Audio book roundup

I’ve been “reading” a lot of books lately, thanks to the magic of audio books on my phone.  I use the word reading loosely here, since it feels like a lot less work for a slow reader like me. Yet, I can’t argue with the science that confirms that, while listening to the spoken word, the brain is activated in much the same way as reading the words for oneself.

With that in mind, here’s what I’ve enjoyed recently…

Chernobyl 01:23:40

Incredible story, obviously, and such a well told freshman book. The author’s grassroots story of his development is inspiring in its uniquely American evolution, while the subject matter is utterly Cold War Soviet.

The structure of the book is really well crafted. I liked the back-and-forth nature, focusing on Leatherbarrow’s exploration of the actual disaster site and then the historical narrative of how Chernobyl became the disaster it is.

I’ll Be Gone in the Dark: One Woman’s Obsessive Search for the Golden State Killer

McNamara’s writing was very impassioned and elegant. It didn’t read like typical true crime. It’s a shame she died so young, before the villain she pursued was caught.

In the Garden of Beasts: Love, Terror, and an American Family in Hitler’s Berlin

What an utterly fascinating view of an insane slice of human history, told through the lens of the US ambassador’s family in Berlin.

And of course I would be remiss to draw parallels with current events in the US, such as appeals to nationalism, rising paranoia about a minority group, world power positioning, borders, etc.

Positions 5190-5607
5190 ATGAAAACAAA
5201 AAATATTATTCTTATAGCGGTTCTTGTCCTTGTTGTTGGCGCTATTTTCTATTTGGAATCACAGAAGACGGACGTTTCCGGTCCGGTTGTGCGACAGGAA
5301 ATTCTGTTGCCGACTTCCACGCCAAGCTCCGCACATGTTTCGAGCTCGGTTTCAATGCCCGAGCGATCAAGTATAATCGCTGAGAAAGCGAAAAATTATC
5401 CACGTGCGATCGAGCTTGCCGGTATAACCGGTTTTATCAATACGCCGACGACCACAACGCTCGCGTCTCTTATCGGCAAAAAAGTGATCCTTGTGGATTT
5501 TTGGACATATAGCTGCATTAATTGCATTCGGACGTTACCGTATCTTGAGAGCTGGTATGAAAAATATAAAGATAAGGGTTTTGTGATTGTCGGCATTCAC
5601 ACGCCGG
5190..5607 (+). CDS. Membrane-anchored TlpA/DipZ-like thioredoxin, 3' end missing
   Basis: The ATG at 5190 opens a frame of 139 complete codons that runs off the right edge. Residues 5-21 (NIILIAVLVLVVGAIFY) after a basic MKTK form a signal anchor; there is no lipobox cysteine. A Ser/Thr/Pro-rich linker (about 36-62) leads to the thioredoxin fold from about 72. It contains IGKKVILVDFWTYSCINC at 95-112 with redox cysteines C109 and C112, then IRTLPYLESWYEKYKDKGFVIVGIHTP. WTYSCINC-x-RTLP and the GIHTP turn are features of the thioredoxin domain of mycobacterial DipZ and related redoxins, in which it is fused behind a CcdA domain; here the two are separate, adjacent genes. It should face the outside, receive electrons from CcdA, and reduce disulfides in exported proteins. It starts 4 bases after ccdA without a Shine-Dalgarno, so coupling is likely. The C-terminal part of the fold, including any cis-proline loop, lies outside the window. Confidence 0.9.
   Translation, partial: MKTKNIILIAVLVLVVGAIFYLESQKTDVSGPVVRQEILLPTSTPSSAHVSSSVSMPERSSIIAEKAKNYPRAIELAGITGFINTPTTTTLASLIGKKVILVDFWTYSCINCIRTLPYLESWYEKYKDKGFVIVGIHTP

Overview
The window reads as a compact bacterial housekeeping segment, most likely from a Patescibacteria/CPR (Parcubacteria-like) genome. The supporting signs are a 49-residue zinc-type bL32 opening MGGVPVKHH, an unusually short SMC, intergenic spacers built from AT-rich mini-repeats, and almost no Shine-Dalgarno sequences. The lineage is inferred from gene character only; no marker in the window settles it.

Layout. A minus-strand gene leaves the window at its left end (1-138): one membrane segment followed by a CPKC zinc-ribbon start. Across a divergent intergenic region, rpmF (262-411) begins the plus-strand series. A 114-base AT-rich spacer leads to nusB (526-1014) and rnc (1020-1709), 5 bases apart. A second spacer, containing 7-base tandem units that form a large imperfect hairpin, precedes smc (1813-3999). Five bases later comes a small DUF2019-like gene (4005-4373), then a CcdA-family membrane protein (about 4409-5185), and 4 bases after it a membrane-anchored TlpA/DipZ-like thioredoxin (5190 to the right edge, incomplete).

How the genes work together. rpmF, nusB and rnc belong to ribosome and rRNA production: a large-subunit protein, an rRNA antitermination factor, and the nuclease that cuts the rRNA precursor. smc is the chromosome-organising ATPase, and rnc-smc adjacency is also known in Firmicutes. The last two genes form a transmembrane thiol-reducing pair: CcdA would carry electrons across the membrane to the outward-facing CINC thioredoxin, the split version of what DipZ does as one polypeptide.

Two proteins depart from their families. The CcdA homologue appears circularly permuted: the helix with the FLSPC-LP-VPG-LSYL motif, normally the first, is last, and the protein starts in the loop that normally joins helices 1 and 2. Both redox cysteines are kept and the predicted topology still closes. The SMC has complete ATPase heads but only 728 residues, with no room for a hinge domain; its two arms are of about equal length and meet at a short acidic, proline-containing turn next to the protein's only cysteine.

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The Dark Tower

** spoiler alert ** Wow, the end of the journey, the clearing at the end of the road. My feelings of the series are very high. Several of the books were so very excellent. Books 1-3 were really phenomenal. 4-5 were quite good too.

For me, the series began to sag under its own ambitious weight. Yet, when you come this far — a career-spanning story of such magnitude — you have to see it through.

I didn’t love the final two books. I especially didn’t like how King broke, nay smashed, the 4th wall by introducing himself and characters from other books not his own. And yet by book 7, the device began to grow on me. It seemed fitting even that King should be apart of this story, as in life he really has been.

The false ending really fooled me. I was terrified that it all ended happily with Susannah, Eddy, and Jake Chambers. But the real final ending was probably the most fit for this series, right where we began, the Gunslinger perpetually chasing the Man In Black to the end of time.

Long days and pleasant nights.

Camelot’s End: Kennedy vs. Carter and the Fight that Broke the Democratic Party

An essential history of a page I didn’t know much about, particularly that Ted ran against Carter. Very startling insights into both men’s characters.

Protecting Marie

I just finished reading this book to my daughter. We LOVE Kevin Henkes children’s books: Lily’s Purple Plastic Purse, Owen, Chrysanthemum, etc.

And his novels are just as sweet natured. There’s a quiet loveliness to his stories of parenting and childhood, honoring both the difficulty if the former and the autonomy of the latter. And let’s not forget the characteristic Henkes cadence in his prose. You’ll know what I mean when you read it.

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